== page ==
Considering lateral fusion surgery? It’s minimally invasive and you’ll be up and around again in no time, with excellent long-term results!
Before discussing what lateral fusion is, it is worthwhile to note what interbody fusion is. Interbody fusion refers to the joining of two vertebral bodies by removing the intervening cartilage disc in between them. The two vertebral bodies are then held together using a metallic plate or some form of bone cement. In some cases, a bone spacer is used which contains bone graft material that fuses the two vertebral bodies.
In lateral lumbar interbody fusion, the method through which the lumbar vertebrae are approached is through the sites rather than through the center or indirectly over the vertebra.
Lateral lumbar interbody fusion involves the patient lying on their side and the skin over the surgical site being cleaned with antiseptic solution. After an incision is made, a small device known as a tubular retractor is inserted to keep the soft tissues open and to allow access to the vertebrae. The affected vertebrae and intervertebral disc is identified and the disc is removed. Between the vertebrae is placed a cage that contains bone graft material. The cage is held in place using titanium screws and once this has concluded, the skin over the area is sewn closed.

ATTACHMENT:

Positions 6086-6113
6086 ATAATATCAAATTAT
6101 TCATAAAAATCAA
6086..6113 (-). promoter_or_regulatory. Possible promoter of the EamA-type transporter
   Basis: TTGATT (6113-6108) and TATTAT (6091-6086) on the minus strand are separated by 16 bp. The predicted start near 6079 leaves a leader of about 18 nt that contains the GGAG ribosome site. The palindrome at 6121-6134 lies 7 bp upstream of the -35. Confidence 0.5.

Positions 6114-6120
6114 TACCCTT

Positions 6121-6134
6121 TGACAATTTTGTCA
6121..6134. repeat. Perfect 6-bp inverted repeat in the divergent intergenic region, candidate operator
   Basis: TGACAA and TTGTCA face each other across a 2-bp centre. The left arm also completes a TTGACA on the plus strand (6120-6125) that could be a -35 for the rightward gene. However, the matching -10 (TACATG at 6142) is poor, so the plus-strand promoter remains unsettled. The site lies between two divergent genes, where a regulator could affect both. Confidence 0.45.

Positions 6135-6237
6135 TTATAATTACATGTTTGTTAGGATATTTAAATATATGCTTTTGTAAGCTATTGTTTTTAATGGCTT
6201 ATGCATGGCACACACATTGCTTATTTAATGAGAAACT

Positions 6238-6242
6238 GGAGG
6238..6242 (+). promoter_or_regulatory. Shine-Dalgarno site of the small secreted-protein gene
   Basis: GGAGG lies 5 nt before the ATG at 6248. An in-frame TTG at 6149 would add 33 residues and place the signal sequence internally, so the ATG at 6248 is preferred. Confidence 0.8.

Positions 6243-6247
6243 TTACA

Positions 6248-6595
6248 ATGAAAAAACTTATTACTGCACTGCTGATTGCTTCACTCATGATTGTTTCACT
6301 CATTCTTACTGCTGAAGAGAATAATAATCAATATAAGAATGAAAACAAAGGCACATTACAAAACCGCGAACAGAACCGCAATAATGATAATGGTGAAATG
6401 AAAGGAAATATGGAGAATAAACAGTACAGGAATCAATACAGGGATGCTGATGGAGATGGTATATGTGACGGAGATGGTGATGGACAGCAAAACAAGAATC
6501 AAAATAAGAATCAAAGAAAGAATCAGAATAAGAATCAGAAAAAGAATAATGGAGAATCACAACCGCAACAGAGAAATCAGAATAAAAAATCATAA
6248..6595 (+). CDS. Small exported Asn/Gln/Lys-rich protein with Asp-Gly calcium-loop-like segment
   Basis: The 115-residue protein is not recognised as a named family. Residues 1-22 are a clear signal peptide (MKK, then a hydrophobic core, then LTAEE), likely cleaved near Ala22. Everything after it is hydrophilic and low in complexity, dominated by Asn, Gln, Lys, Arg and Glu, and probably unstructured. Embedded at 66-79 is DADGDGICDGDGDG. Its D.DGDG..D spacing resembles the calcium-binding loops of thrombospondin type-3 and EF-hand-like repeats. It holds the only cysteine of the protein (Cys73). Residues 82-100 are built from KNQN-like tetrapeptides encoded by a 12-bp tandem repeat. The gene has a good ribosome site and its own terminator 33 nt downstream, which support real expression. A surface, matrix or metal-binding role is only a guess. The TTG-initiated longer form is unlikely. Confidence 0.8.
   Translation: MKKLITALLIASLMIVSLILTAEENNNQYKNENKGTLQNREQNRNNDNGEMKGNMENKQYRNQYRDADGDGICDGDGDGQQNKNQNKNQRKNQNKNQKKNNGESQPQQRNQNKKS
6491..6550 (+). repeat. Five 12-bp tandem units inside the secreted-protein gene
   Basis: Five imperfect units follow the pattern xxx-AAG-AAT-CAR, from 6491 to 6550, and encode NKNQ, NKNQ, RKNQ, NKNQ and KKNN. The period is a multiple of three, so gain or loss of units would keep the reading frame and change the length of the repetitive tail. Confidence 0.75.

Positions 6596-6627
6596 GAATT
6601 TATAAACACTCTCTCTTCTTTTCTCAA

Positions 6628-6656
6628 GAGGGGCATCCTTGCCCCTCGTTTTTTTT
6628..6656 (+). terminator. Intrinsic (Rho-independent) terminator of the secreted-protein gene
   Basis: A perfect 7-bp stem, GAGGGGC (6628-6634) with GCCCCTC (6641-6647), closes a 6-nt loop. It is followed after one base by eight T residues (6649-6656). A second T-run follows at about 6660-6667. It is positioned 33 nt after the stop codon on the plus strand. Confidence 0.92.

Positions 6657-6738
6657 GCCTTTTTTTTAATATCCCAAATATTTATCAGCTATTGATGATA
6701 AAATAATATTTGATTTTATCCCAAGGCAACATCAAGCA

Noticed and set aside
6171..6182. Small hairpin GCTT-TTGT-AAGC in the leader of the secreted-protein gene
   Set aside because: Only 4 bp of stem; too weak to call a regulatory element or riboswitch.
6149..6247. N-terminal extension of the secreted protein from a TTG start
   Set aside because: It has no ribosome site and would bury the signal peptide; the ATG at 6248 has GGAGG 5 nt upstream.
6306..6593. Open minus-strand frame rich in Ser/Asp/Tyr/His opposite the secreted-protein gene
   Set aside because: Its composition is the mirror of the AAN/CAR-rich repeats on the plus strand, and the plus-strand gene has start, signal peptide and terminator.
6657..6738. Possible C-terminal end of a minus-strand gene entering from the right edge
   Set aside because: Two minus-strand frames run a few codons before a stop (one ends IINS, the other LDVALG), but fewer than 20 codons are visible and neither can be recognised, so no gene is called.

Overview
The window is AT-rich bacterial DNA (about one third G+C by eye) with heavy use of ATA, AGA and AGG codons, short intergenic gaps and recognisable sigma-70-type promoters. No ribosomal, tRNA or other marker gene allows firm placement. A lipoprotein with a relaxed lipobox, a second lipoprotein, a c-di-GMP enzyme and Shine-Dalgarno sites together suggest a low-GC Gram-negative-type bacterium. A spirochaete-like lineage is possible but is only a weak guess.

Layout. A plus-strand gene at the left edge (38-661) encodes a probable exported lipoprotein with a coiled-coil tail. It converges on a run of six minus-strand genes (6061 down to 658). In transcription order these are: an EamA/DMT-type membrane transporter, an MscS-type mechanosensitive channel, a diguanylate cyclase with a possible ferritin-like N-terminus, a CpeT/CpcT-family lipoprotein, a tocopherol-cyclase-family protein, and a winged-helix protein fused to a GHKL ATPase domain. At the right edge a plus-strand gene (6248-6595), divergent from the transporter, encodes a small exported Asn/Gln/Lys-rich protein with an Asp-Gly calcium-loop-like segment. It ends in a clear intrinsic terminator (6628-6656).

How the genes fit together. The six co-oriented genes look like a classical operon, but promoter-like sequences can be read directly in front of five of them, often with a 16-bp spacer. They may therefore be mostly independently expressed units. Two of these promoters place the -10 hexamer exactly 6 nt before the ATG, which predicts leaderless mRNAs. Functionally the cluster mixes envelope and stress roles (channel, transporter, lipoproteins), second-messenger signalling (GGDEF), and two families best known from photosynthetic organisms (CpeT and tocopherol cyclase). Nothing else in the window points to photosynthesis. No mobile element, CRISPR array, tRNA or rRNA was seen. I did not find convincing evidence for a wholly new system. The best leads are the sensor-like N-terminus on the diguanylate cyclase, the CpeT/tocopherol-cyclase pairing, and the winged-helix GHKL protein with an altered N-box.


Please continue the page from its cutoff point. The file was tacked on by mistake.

Following the procedure, the patient is discharged home and requires a period of rehabilitation before they can restore their normal quality of life.
The main advantage of lateral fusion is that it avoids damage to the nerve fibers during surgical approach. Access to the spine is a lot simpler and the final result of alignment of the vertebral bones is significantly better. In addition to the above, there is also minimal damage to the spinal muscles. The procedure is minimally invasive and has very few complications. When is lateral fusion avoided?
There are certain instances where lateral fusion cannot be performed. Procedures which require fusion of the fifth lumbar vertebra with a first sacral vertebra can be difficult through the lateral approach due to the intervening hipbone. In patients with a significant degree of damage to the vertebral column, this approach may not be beneficial. Furthermore, in patients who have had previous abdominal surgery, changes in the structure and position of tissues may make the lateral approach difficult.
There are a few risks to remember with regard to lateral interbody fusion. Patients may continue to experience a degree of pain following the procedure. Infection of the joint and of any neighboring structures can occur and will require antibiotics. On rare occasions, patients can have injury to the neighboring blood vessels and nerve fibers.
Lateral fusion of the vertebral bodies is a commonly performed procedure for a variety of different indications. It is relatively safe and has excellent long-term results.